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Yep! In fact it has been done for a while – I said on the previous VMS post that I should be done around now, but after that I went on a spree and finished the thing in just a couple of days :) But… I was planning to do something special with it, since I thought it was too cool to just take a few still shots and post them up. So in the last couple of days I worked on a little something. And here it is (watch it in HD in Vimeo for best effect):
Since the model is not textured and only has simple materials it was a challenge to think of an as-simple scenario, but I think this does it. Quickly accomplished, but quite a lot of fun and learning to do!
So now that it’s over, and to avoid repeating myself, a final verdict of the thing as a product: 98%! I’ve already told you how much of a great catch this is and how I feel working on it has boosted my modeling skills and confidence, so no news there. I nitpickingly took 2% away because I was expecting a clean-up in the end (renaming objects, maybe linking some, and closing a couple of holes that we ended up forgetting about), but that’s kind of unfair because a) you can’t really blame Jonathan for letting those slip after 15 hours of extreme modeling and teaching, and b) fixing those things is easy-peasy and can be left as an exercise for the reader :)
And that’s it! Or is it? No, I still have at least a couple of plans for this baby. Stay tuned ;)
Previous post on the series: Part V (Detailing the Wings)
Getting really close to the end now! This part had moooore modeling experience and quite impressively still new things to teach.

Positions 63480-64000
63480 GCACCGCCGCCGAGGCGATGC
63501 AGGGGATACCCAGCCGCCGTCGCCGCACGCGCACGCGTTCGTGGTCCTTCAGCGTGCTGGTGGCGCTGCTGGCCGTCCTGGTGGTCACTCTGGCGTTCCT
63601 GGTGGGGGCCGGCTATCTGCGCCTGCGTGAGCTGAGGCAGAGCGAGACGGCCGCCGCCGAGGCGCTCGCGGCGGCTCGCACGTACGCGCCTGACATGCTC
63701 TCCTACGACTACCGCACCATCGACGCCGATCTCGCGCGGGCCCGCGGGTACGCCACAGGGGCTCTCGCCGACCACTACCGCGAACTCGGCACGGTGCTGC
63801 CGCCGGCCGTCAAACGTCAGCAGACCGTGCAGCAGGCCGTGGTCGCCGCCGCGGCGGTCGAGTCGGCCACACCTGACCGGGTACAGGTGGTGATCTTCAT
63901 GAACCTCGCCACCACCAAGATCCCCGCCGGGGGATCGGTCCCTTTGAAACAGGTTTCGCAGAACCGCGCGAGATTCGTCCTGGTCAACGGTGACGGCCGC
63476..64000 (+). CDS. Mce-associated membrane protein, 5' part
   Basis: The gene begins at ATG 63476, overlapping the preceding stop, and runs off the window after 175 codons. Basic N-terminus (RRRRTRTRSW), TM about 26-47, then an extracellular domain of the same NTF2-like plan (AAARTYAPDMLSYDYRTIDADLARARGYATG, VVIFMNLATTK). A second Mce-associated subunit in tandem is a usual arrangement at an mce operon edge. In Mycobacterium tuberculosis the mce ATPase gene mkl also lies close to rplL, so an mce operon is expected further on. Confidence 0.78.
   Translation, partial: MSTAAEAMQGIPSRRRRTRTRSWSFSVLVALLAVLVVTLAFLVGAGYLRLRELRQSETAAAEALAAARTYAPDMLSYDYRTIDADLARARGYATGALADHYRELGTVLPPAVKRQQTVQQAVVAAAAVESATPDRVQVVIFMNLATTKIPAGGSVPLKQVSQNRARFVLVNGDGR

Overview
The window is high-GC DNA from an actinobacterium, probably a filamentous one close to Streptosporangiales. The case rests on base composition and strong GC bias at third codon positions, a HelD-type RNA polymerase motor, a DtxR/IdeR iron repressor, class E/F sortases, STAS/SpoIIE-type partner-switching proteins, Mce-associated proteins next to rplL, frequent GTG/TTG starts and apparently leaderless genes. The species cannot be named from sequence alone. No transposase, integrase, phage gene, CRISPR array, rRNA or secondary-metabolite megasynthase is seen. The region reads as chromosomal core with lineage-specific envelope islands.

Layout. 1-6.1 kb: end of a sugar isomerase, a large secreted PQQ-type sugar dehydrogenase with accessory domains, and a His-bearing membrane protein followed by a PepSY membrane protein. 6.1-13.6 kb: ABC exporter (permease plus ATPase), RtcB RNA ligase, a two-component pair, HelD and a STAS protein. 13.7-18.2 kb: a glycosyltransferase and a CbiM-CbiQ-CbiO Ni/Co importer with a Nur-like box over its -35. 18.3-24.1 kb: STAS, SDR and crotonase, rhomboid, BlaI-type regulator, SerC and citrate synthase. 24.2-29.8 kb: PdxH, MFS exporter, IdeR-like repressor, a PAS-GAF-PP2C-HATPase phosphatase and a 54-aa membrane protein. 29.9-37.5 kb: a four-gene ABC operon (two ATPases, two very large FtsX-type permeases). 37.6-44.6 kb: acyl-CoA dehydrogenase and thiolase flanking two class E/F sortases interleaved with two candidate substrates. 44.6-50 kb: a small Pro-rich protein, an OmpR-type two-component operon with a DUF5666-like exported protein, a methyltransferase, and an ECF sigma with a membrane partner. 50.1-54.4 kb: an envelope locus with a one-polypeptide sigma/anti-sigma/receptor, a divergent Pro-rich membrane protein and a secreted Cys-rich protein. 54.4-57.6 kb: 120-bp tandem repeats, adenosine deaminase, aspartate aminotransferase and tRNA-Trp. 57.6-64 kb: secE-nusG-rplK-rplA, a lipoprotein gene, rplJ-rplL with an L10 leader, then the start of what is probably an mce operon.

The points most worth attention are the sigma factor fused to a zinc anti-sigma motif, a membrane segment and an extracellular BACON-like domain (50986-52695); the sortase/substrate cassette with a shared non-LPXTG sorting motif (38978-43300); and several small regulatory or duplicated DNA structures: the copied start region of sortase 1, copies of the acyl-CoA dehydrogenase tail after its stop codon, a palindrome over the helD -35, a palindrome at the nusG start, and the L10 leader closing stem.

That’s right, I thought by now we’d just be using all we’d learned and racking up experience but the Series had at least one new thing to teach me: Lattices! I’d been spotting these on and off on videos on the web but never really caught an introduction to them and their capabilities. Now it’s clear to me that no tutorial on modeling would be complete without explaining this feature. We also revisited constraints to reinforce their utility.
As for the model itself, whereas in the blocking stages I made sure my mesh was coherent with Jonathan’s (but not being paranoid about it), now that we’re detailing I’m giving myself more room to do my own thing. Before it was important that I could follow along, now we’re just doing things and “never going back to them”, so I might as well shape them to my own liking. Overall the design is the same, but some details are more “me” (like the lower top and the wing insertions in the back). Here’s how it’s looking:
Only the tail and the cockpit remain, at this rhythm I may be able to have this finished by the end of next week. Stay tuned!
Next post on the series: Done (Detailing the Tail and Cockpit, bonus Video)
Previous post on the series: Part IV (Detailing the Mid-Section)
More modeling practice! Really getting second-nature now. As expected there was a lot of detailing going on, as we moved on to the central paneling and the engine.
Again all the techniques we previously learned were reinforced and we learned a few more tricks. It introduced using curves to model the tubing and proceeded to help master it by throwing in lots of tubing to model. The usual: practice practice practice! It also emphasized the utility of mixing edge-loops and creasing, and taught how to use balance that mix in different ways for different situations.
The copter is really coming together. Next up will be the wings, but I need a pause from all this modeling. So I’ll be doing what I said I’d be doing a couple of posts back: dedicating a chunk of my time to learn texturing. Hopefully that will let me post more often too!
Meanwhile, I’ll leave you with some close-ups ;)